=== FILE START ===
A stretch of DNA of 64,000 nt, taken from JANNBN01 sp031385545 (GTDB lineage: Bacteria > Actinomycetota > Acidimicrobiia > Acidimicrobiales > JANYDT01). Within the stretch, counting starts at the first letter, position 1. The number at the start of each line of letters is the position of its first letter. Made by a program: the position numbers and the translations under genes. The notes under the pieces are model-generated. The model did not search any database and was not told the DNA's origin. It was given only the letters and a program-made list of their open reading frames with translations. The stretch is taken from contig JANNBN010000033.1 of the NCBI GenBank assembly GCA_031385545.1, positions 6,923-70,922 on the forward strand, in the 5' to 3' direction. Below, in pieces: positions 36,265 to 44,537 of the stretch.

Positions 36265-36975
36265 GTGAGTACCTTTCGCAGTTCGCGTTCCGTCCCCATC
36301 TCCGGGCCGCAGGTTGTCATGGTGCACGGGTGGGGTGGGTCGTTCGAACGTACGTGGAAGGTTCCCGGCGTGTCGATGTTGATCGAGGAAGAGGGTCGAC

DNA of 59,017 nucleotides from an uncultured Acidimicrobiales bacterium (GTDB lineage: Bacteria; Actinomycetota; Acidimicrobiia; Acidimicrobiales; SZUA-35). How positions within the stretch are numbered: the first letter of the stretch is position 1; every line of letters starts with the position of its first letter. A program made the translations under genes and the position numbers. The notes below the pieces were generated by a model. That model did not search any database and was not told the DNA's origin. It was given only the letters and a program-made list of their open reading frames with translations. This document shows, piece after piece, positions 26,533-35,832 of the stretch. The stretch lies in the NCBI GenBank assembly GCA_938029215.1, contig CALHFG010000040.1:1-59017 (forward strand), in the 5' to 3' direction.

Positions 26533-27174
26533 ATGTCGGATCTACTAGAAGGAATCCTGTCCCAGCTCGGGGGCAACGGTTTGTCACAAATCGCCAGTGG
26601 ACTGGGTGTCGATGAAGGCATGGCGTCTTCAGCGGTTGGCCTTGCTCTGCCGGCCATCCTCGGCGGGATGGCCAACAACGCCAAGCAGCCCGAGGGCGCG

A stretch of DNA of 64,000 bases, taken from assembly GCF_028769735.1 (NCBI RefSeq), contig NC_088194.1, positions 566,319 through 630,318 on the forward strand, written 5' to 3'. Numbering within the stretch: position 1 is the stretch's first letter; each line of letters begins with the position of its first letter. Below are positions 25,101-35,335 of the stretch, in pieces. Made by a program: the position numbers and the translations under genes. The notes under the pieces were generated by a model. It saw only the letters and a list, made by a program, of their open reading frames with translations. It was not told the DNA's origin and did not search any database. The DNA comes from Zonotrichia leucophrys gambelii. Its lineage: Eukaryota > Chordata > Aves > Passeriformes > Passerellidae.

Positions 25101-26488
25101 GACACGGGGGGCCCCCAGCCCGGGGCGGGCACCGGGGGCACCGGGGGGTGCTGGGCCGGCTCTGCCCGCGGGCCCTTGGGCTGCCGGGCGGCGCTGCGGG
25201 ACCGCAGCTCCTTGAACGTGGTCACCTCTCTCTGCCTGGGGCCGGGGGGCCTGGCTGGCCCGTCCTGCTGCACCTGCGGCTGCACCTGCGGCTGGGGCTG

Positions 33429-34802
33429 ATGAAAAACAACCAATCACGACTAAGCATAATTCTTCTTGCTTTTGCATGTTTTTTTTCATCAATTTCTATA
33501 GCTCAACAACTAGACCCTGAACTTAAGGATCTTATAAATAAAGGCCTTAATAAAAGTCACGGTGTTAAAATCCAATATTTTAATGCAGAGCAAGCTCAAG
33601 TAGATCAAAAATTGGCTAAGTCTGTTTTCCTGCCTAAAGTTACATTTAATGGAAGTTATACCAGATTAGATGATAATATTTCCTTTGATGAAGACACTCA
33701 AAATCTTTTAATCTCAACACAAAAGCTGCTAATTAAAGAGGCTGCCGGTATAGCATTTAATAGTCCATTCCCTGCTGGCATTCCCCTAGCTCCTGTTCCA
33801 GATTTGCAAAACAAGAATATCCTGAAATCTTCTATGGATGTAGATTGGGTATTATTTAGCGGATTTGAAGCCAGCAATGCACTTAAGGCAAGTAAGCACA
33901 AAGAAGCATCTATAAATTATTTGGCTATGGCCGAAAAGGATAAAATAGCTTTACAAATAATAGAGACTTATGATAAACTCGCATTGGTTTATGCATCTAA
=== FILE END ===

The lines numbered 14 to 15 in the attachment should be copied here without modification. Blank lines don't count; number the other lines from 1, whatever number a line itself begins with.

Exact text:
33429 ATGAAAAACAACCAATCACGACTAAGCATAATTCTTCTTGCTTTTGCATGTTTTTTTTCATCAATTTCTATA
33501 GCTCAACAACTAGACCCTGAACTTAAGGATCTTATAAATAAAGGCCTTAATAAAAGTCACGGTGTTAAAATCCAATATTTTAATGCAGAGCAAGCTCAAG